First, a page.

State of Afterschool & Summer Learning in Florida
The Florida Afterschool Network produced the ‘State of Afterschool & Summer Learning in Florida’ Report in October 2019. This report explores the landscape of Florida’s afterschool and summer learning programs, and provides context surrounding child welfare and juvenile crime to support community conversations on how the availability of high-quality afterschool helps communities address challenges to ensure youth thrive.
With funding from the Mott Foundation and the Florida Grade-Level Reading Campaign, as well as technical assistance from the National Conference of State Legislatures, FAN surveyed afterschool and summer learning providers throughout the state and mapped the responses by county.
The GIS maps provide a more comprehensive picture of Florida’s afterschool and summer learning providers, as Florida lacks a centralized system for identifying all out-of-school time learning opportunities for youth statewide. The maps clearly show that Florida’s programs are not geographically diverse enough to provide services to youth across the state. Furthermore, there are only approximately 8,500 afterschool providers in the state, far too few to accommodate Florida’s 2.2 million children between the ages of 5 to 14.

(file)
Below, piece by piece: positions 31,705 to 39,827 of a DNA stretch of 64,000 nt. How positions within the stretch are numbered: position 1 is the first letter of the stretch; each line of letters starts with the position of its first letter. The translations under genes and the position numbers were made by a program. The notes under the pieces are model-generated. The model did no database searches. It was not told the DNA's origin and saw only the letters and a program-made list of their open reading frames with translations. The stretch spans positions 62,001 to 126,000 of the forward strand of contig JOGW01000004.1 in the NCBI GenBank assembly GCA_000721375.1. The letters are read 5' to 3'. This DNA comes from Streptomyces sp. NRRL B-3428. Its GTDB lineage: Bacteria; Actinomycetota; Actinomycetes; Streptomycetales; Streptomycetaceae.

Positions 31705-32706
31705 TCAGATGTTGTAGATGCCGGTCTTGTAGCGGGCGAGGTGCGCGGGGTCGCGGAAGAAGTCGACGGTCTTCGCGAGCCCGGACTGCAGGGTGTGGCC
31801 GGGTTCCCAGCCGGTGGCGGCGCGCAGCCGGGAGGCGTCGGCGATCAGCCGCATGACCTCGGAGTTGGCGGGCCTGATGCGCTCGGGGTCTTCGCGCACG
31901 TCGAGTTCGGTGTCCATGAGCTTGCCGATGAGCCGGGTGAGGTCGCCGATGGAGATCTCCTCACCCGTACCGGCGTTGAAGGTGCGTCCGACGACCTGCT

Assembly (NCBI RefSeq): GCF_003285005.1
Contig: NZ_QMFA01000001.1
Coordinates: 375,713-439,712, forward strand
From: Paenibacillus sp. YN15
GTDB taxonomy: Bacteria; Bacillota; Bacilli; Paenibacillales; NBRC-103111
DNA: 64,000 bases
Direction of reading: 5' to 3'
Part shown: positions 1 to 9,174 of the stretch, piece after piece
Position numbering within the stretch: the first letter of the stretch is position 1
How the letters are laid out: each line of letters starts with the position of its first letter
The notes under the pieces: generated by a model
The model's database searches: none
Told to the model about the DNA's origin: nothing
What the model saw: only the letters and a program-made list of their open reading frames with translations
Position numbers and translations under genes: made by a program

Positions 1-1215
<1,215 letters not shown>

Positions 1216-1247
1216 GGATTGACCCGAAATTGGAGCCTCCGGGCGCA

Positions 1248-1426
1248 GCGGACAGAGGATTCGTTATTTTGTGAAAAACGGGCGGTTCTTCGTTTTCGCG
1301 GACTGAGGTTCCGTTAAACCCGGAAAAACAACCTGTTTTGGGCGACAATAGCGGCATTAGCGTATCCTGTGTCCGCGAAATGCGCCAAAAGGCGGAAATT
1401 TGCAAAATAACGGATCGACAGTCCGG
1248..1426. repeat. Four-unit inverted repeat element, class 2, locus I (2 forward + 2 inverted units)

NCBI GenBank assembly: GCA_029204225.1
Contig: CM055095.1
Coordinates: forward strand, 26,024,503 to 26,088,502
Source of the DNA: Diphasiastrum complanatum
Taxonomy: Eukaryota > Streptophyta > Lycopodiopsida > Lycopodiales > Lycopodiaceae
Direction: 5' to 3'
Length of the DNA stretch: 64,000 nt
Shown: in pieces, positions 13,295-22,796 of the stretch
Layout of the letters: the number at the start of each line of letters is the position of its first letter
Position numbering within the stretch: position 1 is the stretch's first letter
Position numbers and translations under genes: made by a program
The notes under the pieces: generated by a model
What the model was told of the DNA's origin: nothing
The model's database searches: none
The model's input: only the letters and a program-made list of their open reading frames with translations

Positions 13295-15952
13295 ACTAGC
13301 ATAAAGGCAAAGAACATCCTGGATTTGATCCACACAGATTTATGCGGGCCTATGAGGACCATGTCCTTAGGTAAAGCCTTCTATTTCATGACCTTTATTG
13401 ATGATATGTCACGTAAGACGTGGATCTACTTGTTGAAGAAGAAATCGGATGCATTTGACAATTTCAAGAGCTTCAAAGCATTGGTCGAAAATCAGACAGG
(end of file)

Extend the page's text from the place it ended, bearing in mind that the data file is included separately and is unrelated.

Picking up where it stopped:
Now more than ever, it is time for Florida to focus on public policy that improves community and student health, safety, education and well-being. We must convene business leaders, policymakers, program providers and parents to thoughtfully create an afterschool system that provides youth a safe and enriching place to go when the school day or school year ends:
• Develop requirements for registration and oversight protocols for summer learning providers to help parents navigate summer learning experiences.
• Create a dedicated Summer Learning Scholarship funding stream for students at greatest risk of school failure.
• Increase public, corporate and local investments in afterschool and summer learning programs.
• Strengthen partnerships at the local, regional and state-level between school districts and community-based programs.
• Increase the number of ‘out-of-school time’ programs that have implemented the Florida Standards for Quality Afterschool Programs and completed the Florida Quality Self-Assessment & Improvement Guide.